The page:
Politics & Media
Nov 19, 2019, 05:57AM

Impeachment Began in 2013

Their game plan was in place before Trump.

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You don’t necessarily have to think an arrestee is innocent to recognize corruption in the arresting police department. Likewise, I’m happy to hear any horrible revelations—and accept any Congressional verdicts handed out—in the hearings about Trump, but I also know that it’s true the establishment arrayed against him is terrible.

Furthermore, I suspect I’m far from alone in thinking that establishment has been planning to attack any president who got in its way—in particular in the way of its plans for Ukraine—for several years, indeed since a couple of years before Trump even emerged as a significant presidential candidate. If it hadn’t been Trump, they probably would’ve gone after (anti-interventionist) Rand Paul with comparable gusto, for instance, had his once-promising 2016 presidential hopes not fizzled.

I’m not that well-connected in serious political circles, certainly not intelligence circles (thus definitely not worth threatening or killing, mind you, since I know almost nothing!). Yet without even trying, I kept getting hints back around 2013 that Obama’s second term began with big plans for Ukraine—and a parallel plan to smear opponents of that plan as tools of Russia.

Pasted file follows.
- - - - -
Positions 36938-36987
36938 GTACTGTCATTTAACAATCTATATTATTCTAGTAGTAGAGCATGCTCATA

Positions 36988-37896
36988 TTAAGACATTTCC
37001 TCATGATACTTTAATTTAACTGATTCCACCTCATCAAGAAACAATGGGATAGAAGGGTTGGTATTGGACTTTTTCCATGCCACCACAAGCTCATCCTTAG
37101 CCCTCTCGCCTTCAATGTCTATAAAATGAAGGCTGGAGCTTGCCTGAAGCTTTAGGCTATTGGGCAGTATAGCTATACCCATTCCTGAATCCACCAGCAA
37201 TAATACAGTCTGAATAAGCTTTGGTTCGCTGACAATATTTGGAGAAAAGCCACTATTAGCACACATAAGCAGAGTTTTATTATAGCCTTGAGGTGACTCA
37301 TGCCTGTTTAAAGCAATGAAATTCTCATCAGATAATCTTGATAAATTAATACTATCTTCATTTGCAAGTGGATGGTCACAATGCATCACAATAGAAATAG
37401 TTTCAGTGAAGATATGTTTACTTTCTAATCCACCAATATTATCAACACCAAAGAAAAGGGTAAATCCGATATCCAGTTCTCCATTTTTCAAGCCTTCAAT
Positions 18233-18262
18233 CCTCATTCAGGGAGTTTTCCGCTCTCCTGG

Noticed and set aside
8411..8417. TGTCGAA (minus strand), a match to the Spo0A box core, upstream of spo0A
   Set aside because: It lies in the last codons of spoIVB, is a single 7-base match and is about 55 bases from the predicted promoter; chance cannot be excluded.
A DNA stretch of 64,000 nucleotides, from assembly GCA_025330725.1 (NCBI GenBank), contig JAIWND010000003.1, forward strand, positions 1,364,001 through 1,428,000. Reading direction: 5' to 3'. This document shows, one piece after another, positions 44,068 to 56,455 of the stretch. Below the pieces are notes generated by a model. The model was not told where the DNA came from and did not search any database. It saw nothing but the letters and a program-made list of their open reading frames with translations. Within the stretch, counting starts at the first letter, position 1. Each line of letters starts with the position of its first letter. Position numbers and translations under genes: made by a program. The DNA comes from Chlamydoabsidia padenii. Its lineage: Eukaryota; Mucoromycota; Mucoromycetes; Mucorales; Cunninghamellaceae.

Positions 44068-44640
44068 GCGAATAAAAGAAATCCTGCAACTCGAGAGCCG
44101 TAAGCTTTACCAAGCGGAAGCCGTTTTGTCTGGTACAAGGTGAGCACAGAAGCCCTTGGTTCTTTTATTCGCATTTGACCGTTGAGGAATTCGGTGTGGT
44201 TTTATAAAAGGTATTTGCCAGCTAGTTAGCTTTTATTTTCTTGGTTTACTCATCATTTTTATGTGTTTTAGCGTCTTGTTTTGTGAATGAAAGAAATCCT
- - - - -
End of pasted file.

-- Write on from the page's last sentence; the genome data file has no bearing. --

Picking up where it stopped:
If you weren’t on Team Ukraine, in short, you’d be declared an un-American member of Team Russia (as was not just Trump but Jill Stein, Tulsi Gabbard, etc.). I foresaw all this, and foreign policy wasn’t my main beat. Surely, there are plenty of people in DC who also suspected this plan was afoot and could cite far more specific evidence—preferably in a non-partisan fashion, since this plan has little to do with political philosophies, or principles, of any stripe.

That same year, 2013, was coincidentally (?) the time of the Snowden revelations, which suggested the schizophrenics and conspiracy theorists were right all along and the government really was secretly keeping tabs on all of us, a policy we’d associated for decades only with totalitarian regimes. So, it didn’t seem like a good time to complain about foreign policy plans about which one had only vague suspicions—but which, if they were real plans, might be very dear to some powerful and ruthless-looking people. I’m not the only one who’s seen photos of John Brennan’s face, right?

Looking back, it was mere weeks after John Brennan’s Senate confirmation hearings in early 2013 for the position of Obama’s new CIA director—hearings during which Rand Paul gave him an especially hard time, mainly over the use of drones—that things started to happen such as me getting an out-of-the-blue lunch invitation from a liberal Yale professor with a lot of travel and foreign language experience, the kind of person historically often ideologically aligned with, if not necessarily directly tied to, the intelligence agencies.